• Novolin®: Store in the package in the refrigerator. Do not freeze. If you cannot store it in the refrigerator, store at room temperature in a cool place, away from light and heat, for up to 42 days.
  • Opened medicine:
    • KwikPen®: Store at room temperature in a cool place, away from light and heat. Do not store in the refrigerator. Throw away an opened pen after 28 days, even if there is still insulin in it.
    • Humulin® R Concentrated U-500 vial: Store in the refrigerator. Do not freeze. You may also store at room temperature in a cool place, away from light and heat. Throw away any opened vial after 40 days.
    • Humulin® vials: Store in the refrigerator. Do not freeze. You may also store it at room temperature in a cool place, away from heat and light for up to 31 days.
    • Novolin®: Store at room temperature in a cool place, away from light and heat. Do not store in the refrigerator. Throw away an opened vial after 42 days, even if there is still insulin in it.
  • Throw away used needles in a hard, closed container that the needles cannot poke through. Keep this container away from children and pets.

Drugs and Foods to Avoid

Ask your doctor or pharmacist before using any other medicine, including over-the-counter medicines, vitamins, and herbal products.

  • Some medicines can change the amount of insulin you need to use and make it harder for you to control your diabetes. Tell your doctor about all other medicines you are using.
  • Do not drink alcohol while you are using this medicine.

Warnings While Using This Medicine

  • Tell your doctor if you are pregnant or breastfeeding, or if you have kidney disease, liver disease, heart disease, or heart failure.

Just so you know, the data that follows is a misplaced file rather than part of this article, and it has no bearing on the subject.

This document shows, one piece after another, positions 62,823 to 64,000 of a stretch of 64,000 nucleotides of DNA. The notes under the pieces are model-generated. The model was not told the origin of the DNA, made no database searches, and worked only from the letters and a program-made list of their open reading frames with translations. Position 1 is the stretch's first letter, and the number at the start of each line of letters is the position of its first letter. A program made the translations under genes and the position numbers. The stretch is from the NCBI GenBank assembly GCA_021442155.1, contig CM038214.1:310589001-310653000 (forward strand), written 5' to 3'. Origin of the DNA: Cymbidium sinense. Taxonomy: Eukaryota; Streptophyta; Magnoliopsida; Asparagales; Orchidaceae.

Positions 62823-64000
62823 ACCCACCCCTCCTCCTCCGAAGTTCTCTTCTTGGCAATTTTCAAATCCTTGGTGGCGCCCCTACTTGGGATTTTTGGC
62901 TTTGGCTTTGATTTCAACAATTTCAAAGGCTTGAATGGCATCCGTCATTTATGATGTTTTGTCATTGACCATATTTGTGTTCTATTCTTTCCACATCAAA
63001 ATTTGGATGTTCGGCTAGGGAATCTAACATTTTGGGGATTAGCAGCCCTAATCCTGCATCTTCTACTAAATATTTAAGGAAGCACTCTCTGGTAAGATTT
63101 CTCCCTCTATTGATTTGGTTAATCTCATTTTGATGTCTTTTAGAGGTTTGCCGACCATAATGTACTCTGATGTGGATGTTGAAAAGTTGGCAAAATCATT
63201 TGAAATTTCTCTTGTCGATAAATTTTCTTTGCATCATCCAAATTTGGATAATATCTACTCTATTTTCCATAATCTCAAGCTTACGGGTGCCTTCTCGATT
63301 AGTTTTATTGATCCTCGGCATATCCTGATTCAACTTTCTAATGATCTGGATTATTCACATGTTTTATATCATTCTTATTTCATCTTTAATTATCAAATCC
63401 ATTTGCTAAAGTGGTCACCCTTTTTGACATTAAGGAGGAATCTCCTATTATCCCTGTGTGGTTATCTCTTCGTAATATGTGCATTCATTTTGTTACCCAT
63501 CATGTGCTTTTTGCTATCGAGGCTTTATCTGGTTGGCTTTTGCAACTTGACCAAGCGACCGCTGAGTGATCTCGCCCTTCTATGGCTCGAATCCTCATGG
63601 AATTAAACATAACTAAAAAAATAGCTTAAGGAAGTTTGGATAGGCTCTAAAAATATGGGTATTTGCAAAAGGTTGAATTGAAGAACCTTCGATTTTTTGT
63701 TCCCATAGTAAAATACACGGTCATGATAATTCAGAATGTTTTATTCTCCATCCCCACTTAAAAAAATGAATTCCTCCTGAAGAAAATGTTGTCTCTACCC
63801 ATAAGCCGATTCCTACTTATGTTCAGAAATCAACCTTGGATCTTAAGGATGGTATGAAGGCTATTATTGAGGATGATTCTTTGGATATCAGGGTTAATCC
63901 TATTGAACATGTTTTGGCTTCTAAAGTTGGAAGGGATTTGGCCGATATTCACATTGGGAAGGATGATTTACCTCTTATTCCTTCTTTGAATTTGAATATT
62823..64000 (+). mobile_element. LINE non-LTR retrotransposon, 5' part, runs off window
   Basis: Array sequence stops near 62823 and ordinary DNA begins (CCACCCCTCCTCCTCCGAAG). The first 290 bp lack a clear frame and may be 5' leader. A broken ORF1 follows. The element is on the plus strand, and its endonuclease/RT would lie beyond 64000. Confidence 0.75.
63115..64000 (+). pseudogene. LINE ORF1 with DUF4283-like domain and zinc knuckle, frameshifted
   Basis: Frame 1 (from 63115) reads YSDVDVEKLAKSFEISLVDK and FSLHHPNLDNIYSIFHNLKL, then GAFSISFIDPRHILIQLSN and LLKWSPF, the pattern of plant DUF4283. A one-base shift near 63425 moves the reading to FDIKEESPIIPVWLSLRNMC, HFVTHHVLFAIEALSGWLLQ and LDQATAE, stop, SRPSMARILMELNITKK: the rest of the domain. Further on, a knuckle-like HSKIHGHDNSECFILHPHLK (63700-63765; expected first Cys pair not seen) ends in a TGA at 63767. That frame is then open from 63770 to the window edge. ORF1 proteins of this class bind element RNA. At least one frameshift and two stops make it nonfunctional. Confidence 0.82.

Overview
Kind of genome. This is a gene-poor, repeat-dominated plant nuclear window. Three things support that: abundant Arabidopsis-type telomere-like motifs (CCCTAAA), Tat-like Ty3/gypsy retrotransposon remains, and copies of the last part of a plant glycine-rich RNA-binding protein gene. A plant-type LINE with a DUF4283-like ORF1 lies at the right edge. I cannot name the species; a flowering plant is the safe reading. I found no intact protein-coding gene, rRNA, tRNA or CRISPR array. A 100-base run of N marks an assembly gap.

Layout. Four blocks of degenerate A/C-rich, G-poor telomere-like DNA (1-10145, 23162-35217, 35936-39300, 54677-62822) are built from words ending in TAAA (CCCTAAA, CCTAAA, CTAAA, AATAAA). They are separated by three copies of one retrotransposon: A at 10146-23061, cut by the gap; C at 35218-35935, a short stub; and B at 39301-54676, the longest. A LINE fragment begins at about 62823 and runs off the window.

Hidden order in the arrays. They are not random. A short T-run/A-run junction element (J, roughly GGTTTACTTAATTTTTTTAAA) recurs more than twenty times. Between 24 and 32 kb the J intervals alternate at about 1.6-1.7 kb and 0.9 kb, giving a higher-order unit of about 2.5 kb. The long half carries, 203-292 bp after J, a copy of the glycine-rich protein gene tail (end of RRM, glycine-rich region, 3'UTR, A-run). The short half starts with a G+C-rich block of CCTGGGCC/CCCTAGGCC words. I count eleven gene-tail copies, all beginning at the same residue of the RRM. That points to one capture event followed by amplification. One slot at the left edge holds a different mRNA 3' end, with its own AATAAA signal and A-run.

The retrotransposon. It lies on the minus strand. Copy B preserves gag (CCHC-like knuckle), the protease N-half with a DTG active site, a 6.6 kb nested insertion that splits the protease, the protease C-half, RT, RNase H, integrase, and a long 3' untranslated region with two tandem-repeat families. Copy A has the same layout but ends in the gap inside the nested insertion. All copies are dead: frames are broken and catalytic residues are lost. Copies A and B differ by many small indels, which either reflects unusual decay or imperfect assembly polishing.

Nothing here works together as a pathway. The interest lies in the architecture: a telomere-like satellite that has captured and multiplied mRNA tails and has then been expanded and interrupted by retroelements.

• This medicine may cause the following problems:
    • Low blood sugar or low potassium levels in the blood
    • Fluid retention or heart failure (when used with thiazolidinedione [TZD] medicine)
  • Never share insulin pens or needles with anyone. Sharing these can pass hepatitis viruses, HIV, or other illnesses from one person to another.
  • Keep all medicine out of the reach of children. Never share your medicine with anyone.

Possible Side Effects While Using This Medicine

Call your doctor right away if you notice any of these side effects:

  • Allergic reaction: Itching or hives, swelling in your face or hands, swelling or tingling in your mouth or throat, chest tightness, trouble breathing
  • Dry mouth, increased thirst, muscle cramps, nausea, vomiting, uneven heartbeat
  • Rapid weight gain, swelling in your hands, ankles, or feet, trouble breathing, tiredness
  • Shaking, trembling, sweating, fast or pounding heartbeat, lightheadedness, hunger, confusion

If you notice these less serious side effects, talk with your doctor:

  • Redness, itching, swelling, or any skin changes where the shot is given

If you notice other side effects that you think are caused by this medicine, tell your doctor

Call your doctor for medical advice about side effects. You may report side effects to FDA at 1-800-FDA-1088

Version Info

  • Last reviewed on 10/12/2016